History of the Norwegian Elkhound


Artist rendition from 1919 edition of National Geographic. Note the similarities to the Jamthund, a close relative of the Elkhound

The Norwegian Elkhound is a double coated, close coupled, balanced, hardy gray hunting dog of moderate size, whose history goes back over 5000 years to a time when dogs which closely resembled the modern Norwegian Elkhound were canines whose hunting prowess was highly valued. The Norwegian Elkhound evolved over a period of time into a type of dog which, through a combination of physical and mental endowment, was able to perform as an efficient hunter in the rugged environment of the Scandinavian peninsula. The progenitors of the Norwegian Elkhound that we know today were spitz type dogs, with prick ears, curled tail, thick double coat, bold disposition, strong agile body and wolf-like independence. It was found by mankind that this type of dog, which it is believed to have originated in the area of Denmark, and was known as the Torvemosehunden or Swamp Dog was the best hunter and they became the forerunners of the Northern breeds, which included the Norwegian Elkhound.

These Swamp Dogs migrated northward into Scandinavia, where they gradually evolved into big-game hunters and came to be known as Dyrehund, or large game dogs. The Dyrehund was capable of hunting moose, bear, elk, wolves, and large game birds. They were also defenders of the homestead against marauders. These dogs were used extensively for breeding, which allowed them to perpetuate their qualities.

In the late seventeenth century, severe famine brought about by early winter, which killed many crops before they could be harvested, forced thousands of Finns to migrate westward into Sweden and Norway. They brought with them a strain of Spitz type dog that was used for hunting large upland game birds. This ability was passed down through the generations and many of today's Elkhounds exhibit an aptitude for hunting large birds.

As time progressed, a number of different, but related Elkhound breeds developed throughout the various regions of Scandinavia. These included the Bjornhund, or "Bear Dog", similar to today's Black Elkhound; the red-coated Finnish Spitz, also called the "Barking Bird Dog", which most likely is a descendant of the bird hunting dogs owned by the Finns; the black and white Karelian Bear Dog, considered to be a true moose hunting dog and the Jamthund, a taller and rangier type of dog which evolved in dense forrests of Sweden. Some of these breeds were originally shown together as one breed when dog shows began. One by one, they became individual breeds. In 1937, the Jamthund (the Swedish version of the Gray Elkhound) was separated from the Norwegian Gray that we know today and that is recognized by the American Kennel Club.

Jamthund
Karelian Bear Dog
White Elhound
Finnish Spitz

In 1865, a dog was whelped which was to become an outstanding hunter, a prepotent sire, and a model for the modern gray Elkhound. This dog, who went by the name of Gamle Bamse Gram was owned by Consul Jens Gram of Ask, Ringerike. He stamped his type strongly on his progeny and was a well-known winner at the earliest dog shows.

In 1887, a preliminary breed standard was drawn up for Moose and Bear dogs and Gamle Bamse Gram was used as the model for the Gray Elkhound. Formal registration of purebred dogs was begun by the Norwegian Kennel Club in 1895 and in 1899 the Norsk Dyrehund Klub was established. In 1900 the "Klub" held a specialty show in Rena, Osterdalen August 11 and 12 with separate entries for the gray and black elkhounds.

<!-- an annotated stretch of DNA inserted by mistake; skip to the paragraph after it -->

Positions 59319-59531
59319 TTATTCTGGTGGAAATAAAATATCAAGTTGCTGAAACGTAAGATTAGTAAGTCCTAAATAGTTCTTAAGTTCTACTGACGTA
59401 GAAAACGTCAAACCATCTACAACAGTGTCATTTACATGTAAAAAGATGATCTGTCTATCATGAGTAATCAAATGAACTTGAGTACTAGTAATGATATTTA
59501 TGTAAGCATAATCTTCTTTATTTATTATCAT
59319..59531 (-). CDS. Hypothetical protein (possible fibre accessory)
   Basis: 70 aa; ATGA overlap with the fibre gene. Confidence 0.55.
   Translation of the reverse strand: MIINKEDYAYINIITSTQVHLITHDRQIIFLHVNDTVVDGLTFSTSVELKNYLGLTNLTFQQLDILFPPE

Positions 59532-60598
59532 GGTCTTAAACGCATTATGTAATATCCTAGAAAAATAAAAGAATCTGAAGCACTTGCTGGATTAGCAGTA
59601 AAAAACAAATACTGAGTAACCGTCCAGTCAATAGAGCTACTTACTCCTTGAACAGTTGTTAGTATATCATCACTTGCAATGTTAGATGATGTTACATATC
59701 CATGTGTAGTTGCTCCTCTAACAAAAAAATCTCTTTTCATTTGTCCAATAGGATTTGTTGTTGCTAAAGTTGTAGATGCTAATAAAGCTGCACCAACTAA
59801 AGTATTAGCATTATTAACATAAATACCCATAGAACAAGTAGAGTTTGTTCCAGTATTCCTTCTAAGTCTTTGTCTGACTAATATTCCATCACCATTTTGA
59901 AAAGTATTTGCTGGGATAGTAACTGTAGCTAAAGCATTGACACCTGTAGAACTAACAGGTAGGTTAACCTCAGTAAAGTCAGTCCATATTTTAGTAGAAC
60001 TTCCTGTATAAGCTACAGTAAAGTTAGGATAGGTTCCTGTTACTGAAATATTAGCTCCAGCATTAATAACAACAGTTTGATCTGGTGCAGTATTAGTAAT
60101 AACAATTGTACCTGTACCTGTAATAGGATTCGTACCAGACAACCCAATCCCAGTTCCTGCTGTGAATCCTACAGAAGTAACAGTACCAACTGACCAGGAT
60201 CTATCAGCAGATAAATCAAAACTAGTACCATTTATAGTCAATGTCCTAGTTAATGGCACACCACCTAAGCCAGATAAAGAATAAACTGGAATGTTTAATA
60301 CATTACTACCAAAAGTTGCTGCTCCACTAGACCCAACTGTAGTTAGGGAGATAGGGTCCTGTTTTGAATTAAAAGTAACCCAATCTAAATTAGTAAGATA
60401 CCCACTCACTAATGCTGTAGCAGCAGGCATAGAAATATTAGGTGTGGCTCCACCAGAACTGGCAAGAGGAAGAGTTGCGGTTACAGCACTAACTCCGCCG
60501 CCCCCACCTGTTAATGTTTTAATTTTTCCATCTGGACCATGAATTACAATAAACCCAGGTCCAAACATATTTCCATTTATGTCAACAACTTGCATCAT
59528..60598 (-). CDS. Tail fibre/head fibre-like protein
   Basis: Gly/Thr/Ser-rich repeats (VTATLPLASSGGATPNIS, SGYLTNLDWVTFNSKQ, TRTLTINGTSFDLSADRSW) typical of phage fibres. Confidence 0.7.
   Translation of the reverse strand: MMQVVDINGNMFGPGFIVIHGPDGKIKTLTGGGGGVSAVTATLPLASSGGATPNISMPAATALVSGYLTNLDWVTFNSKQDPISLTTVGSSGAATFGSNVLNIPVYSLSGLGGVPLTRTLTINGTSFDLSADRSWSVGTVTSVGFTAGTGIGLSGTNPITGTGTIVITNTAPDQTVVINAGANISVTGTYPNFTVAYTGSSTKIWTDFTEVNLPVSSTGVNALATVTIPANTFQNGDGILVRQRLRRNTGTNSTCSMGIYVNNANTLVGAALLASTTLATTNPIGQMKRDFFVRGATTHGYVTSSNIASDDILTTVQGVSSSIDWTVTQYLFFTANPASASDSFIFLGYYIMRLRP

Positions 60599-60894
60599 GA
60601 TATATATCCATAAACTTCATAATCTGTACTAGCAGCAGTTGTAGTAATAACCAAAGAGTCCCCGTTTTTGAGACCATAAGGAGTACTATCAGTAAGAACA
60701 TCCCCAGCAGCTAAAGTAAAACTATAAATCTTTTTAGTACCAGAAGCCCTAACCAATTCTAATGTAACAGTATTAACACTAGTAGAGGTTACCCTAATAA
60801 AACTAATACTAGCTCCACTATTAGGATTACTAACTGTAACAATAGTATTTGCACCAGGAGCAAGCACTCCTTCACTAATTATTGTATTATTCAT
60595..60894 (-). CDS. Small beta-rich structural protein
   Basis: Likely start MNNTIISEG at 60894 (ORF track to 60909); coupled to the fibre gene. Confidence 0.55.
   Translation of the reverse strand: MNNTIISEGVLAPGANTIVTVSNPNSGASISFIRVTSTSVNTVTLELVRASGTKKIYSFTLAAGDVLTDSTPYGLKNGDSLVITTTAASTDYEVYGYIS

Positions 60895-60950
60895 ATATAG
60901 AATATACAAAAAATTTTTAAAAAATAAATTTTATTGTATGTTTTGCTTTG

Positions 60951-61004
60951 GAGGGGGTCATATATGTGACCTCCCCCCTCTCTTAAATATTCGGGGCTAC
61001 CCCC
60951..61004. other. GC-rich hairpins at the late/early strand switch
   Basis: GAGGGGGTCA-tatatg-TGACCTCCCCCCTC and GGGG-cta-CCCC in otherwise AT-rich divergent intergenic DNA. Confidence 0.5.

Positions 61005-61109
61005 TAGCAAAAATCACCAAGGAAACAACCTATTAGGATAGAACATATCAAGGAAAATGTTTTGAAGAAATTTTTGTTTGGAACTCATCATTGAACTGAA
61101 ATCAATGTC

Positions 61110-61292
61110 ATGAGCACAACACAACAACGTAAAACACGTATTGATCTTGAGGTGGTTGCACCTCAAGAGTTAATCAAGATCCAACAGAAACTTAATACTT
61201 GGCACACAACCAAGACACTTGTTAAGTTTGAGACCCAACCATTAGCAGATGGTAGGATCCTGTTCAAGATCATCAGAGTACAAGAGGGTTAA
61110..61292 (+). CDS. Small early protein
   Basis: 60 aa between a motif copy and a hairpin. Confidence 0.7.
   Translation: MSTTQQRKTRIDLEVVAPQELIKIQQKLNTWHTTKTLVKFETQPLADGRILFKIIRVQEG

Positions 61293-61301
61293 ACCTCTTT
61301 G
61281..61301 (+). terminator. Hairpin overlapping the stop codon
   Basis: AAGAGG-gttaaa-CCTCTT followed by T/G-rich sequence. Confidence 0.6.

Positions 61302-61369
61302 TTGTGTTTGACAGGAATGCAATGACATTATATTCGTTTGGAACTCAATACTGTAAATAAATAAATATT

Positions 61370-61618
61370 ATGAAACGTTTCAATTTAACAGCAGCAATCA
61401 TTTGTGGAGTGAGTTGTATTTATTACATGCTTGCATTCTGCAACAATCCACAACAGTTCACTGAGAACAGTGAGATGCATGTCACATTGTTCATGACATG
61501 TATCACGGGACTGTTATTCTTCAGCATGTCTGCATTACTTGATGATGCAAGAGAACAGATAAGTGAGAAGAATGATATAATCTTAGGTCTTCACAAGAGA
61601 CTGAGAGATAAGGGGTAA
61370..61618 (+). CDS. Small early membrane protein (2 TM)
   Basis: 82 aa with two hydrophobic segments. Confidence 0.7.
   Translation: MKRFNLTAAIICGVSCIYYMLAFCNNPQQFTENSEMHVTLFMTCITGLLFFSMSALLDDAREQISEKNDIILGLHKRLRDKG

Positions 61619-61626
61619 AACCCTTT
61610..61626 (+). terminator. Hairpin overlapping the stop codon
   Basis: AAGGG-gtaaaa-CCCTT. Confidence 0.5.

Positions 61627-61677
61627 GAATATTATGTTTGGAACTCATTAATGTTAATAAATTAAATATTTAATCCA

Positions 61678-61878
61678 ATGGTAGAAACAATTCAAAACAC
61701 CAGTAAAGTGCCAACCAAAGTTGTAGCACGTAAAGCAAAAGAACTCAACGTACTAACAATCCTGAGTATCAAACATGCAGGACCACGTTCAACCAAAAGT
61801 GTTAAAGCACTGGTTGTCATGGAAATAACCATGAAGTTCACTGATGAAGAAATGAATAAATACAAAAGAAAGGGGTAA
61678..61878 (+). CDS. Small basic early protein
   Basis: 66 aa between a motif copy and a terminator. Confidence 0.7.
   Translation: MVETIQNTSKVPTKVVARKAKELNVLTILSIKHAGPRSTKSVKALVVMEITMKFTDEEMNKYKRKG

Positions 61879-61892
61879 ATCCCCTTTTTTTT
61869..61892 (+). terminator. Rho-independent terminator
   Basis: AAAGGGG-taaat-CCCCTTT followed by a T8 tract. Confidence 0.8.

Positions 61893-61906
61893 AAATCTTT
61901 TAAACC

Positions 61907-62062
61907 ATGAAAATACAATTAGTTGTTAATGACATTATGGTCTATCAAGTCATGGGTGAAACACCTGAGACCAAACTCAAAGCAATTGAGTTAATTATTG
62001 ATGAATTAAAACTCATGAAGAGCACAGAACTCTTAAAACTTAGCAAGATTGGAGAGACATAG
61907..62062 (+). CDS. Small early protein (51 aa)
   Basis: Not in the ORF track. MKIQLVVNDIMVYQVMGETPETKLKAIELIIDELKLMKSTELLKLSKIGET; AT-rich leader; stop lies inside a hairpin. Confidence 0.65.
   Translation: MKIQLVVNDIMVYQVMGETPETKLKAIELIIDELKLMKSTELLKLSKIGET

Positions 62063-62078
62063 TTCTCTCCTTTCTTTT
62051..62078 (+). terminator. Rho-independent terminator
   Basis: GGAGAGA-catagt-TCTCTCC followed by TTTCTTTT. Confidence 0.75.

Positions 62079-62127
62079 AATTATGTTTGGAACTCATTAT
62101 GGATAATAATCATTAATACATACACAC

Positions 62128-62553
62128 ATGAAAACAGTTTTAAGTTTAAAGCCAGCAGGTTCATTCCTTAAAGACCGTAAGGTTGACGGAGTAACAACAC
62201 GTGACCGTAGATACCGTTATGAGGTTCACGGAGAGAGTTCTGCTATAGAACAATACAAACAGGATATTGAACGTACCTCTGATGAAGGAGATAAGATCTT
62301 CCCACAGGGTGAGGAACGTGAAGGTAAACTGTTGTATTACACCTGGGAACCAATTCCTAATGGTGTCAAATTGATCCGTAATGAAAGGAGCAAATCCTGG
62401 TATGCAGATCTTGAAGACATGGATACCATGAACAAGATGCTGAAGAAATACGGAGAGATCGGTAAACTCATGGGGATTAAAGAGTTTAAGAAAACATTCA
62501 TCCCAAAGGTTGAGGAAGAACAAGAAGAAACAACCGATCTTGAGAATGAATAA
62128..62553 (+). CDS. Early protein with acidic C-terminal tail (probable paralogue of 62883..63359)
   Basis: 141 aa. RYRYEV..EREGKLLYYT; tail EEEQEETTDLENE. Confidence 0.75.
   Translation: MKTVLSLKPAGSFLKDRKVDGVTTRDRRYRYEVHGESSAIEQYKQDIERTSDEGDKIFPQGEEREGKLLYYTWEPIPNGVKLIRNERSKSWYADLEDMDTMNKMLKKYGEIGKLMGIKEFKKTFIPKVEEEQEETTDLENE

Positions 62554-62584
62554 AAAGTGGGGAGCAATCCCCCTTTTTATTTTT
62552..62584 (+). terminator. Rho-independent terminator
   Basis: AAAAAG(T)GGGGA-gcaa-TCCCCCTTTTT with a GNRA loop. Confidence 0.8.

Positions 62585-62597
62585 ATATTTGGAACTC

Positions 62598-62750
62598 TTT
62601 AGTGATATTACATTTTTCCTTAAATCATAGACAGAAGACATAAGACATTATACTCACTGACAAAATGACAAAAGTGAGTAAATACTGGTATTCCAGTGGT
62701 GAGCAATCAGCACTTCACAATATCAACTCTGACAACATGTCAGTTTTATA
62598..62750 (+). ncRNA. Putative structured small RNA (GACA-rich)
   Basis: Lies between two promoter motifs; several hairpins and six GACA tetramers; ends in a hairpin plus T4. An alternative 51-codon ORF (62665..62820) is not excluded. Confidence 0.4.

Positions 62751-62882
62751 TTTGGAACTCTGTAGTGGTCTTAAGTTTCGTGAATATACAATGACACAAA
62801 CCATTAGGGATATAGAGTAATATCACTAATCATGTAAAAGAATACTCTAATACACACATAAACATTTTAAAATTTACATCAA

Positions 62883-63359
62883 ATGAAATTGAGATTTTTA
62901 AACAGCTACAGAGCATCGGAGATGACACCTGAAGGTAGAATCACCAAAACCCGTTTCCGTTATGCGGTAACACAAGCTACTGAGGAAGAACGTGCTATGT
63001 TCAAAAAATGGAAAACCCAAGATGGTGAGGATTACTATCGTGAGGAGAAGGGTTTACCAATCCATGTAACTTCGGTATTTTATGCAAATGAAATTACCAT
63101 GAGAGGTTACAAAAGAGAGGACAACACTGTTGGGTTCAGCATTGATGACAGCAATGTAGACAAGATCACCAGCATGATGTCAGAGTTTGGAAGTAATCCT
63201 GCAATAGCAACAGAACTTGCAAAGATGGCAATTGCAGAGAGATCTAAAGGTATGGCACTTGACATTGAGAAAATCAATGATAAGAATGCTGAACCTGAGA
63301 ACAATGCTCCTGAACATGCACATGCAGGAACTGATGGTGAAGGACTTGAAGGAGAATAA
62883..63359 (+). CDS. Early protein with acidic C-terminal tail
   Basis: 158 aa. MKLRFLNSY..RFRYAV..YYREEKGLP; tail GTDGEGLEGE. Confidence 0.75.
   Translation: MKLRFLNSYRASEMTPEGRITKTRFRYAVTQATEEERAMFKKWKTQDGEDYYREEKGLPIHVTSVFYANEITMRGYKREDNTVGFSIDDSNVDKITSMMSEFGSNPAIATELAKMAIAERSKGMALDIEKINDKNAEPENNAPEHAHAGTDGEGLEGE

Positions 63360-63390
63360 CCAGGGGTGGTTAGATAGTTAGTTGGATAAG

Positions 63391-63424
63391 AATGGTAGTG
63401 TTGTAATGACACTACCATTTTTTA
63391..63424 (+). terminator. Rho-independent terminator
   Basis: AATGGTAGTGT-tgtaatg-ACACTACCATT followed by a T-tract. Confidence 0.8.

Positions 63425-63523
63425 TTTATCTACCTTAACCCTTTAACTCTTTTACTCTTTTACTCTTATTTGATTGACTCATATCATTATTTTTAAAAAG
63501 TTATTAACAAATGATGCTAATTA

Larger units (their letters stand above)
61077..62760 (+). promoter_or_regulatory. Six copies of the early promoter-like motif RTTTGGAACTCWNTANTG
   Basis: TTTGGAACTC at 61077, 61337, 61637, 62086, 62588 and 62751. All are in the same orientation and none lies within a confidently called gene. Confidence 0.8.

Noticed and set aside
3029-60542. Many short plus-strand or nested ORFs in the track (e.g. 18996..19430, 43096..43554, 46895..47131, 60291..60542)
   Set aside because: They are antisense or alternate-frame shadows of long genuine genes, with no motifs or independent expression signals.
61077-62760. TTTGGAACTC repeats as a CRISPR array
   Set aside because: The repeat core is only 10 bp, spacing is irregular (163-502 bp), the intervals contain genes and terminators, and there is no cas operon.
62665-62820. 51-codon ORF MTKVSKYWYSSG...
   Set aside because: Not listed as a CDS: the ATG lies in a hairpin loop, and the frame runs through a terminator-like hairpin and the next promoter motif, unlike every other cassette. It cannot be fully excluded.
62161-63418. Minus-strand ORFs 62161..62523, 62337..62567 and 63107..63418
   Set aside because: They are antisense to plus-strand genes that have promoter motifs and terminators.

Gamle Bamse Gram

The Norsk Elghund Klubb held their 100 year anniversary celebration in Rena Norway on June 19 and 20 1999. This 100 year anniversary event was well attended with 59 Jamthunds, 16 black Norwegian Elkhounds, 6 white Norwegian Elkhounds, 5 West Siberian Laikas, 4 East Siberian Laikas, 2 Karelian Bear Dogs, and 259 Gray Elkhounds.

In 1949, the name of the Norsk Dyrehund Klub was changed to Norske Elghundklubb. Since that time, specialty shows and moose hunting trials for the different elkhound-type breeds have been held annually, as well as forums for judges and symposiums on elkhound standards.

In 1901 the first separate breed Standard for the gray Norwegian Elkhound was drawn up. It was officially accepted in 1906. Final revision was not made until 1950.

Elkhounds In The United States

It is not known for sure when the first elkhounds arrived in this country. The first elkhounds of record are to be found in the 1913 American Kennel Club Stud Book. These three imports were owned by Gottlieb Lechner of Weiser, Idaho. Offspring of these dogs went to R.D. Williams of Rookwood Kennels in Lexington, Kentucky. During the following decade, only 22 Norwegian Elkhounds were registered by the American Kennel Club. In 1924, several imports arrived. The first import of record from England, Bon Bjerke, arrived in 1928.

Ronnie av Glitre was owned by President Hoover and had been a gift to the President from the people of Norway in appreciation for what he did for his friends in Norway in their hour of need during World War I.

The Norwegian Elkhound Association of America was begun around 1930. In 1935 the Association adopted the British breed Standard for the Norwegian Elkhound, which was superseded later that year by the official Standard of Norway.

The Norwegian Elkhound Association of America (NEAA) currently has 13 member clubs in various parts of the country. The NEAA holds an national specialty dog show for Norwegian Elkhounds every two years in different parts of the country. This year's national specialty will include conformation judging by Norwegian judges as well as obedience and agility competition. The NEAA 2008 Specialty will be held in Rochester, Minnesota, May 26 through 30. For more details, go the the NEAA Website.

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